Covering the evolution of Flipboard over the years — from its launch in 2010 and its early days as an app that was gorgeous enough to impress even Steve Jobs — has been an at-times fascinating exercise in watching one of the few tech companies with the courage to remake itself.
Flipboard started as a social magazine, built largely around letting you import content from your social feeds into a beautiful, magazine-like format. As social giants like Facebook turned off those APIs, the company shifted its emphasis toward letting users construct their own digital magazines out of content plucked from around the web. Later came the ability to add video and audio files, plus the launch of local news feeds, Storyboards, Smart Magazines, and so much more.
The company isn’t even wedded to the orthodoxy of its name anymore — on iPhone, if you prefer, you can switch the app’s primary user mechanic from a page flip to a Twitter-like vertical scroll. And while Flipboard’s millions of users have been oriented for years around aggregating other people’s content from around the web into their own magazines, that will change in a big way starting today with the app’s new Notes and community-oriented features.
New Flipboard ‘Notes’
It’s certainly a timely launch given the upheaval at Twitter in recent days and weeks, with many users frustrated at the changes there now casting about for alternative platforms to migrate to.
We're introducing a new way to spark conversation and build community in your Flipboard Magazines. Click or tap the new “create icon” to…
📝 Write notes
🖼️ Add images
🔔 Notify others to join the conversationhttps://t.co/fHKvVgfgMA
— Flipboard (@Flipboard) December 13, 2022
The idea behind Flipboard’s new Notes feature is to give Magazine curators the ability to host conversations with users (who, before, have been limited to merely commenting on the individual pieces of content that are flipped into a magazine). That will now happen via new text notes that can be inserted into Flipboard Magazines as sapphire-colored panels, onto which Magazine curators can post questions and include content like images and links.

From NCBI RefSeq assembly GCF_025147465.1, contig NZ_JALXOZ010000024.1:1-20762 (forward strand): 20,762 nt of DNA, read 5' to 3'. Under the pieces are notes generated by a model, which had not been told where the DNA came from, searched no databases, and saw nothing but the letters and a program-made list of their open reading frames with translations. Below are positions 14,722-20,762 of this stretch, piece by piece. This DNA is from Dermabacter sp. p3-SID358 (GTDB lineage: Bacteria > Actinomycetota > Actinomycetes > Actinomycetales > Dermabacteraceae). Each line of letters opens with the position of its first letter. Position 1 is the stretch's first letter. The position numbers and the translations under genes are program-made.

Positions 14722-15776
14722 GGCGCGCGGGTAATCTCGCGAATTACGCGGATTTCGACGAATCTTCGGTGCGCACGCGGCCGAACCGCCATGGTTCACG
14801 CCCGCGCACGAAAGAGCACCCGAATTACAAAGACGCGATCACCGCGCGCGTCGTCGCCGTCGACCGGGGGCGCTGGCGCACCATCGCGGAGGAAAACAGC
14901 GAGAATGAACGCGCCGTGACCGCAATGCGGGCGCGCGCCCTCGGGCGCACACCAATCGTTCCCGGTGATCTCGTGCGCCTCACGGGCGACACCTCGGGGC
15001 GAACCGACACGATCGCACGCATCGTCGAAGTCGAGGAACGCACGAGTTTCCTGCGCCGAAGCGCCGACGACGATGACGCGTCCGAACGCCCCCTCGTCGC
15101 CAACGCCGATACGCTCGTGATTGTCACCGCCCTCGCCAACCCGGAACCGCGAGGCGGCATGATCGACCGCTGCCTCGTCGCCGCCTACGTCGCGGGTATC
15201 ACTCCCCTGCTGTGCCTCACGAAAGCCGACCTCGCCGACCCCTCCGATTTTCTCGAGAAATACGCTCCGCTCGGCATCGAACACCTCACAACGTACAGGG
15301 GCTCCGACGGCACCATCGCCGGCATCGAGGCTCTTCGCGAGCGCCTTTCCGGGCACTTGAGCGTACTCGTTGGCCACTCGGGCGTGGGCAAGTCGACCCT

Here’s why I love this feature: For one thing, it pulls me even more into Magazines that I’m already following and interested in. Say, for example, I’m flipping through the “pages” of a Flipboard travel magazine that a user or a publisher has created. If I don’t see anything that’s immediately relevant to me — 10 Things to Do in Los Angeles, or Where to Stay in Paris (I’m not going to either city anytime soon) — I’m likely to keep flipping, and maybe even bounce out of the magazine altogether.
The Notes are an opportunity to keep that from happening. Perhaps the Magazine curator asks, via a Note, for some recommendations of great hotels in Charleston, a city I’ve been to numerous times. I don’t think I’d be able to keep myself from chiming in, and voila! — more user engagement.
Connecting around shared interests
“On the web, we’re launching Notes with a more modern look and feel,” Flipboard vice president Marci McCue explained in a company blog post. “The new design will be available in the Flipboard app on your phone or tablet in January. Notes on the web use a full-screen layout that shows the comment activity so people can see there’s a conversation happening in your Magazine.”
Flipboard says that in its trial run of the new feature in magazines like The Recipe Exchange, The Travel Exchange, and The Photography Exchange, which started this summer, those saw double-digit increases in engagement.
“When we started developing these features, we could not have imagined how timely their introduction would be,” explained Flipboard CEO Mike McCue. “Adding the ability to have conversations within a Magazine is an important step towards our vision to let people connect with others around shared interests.”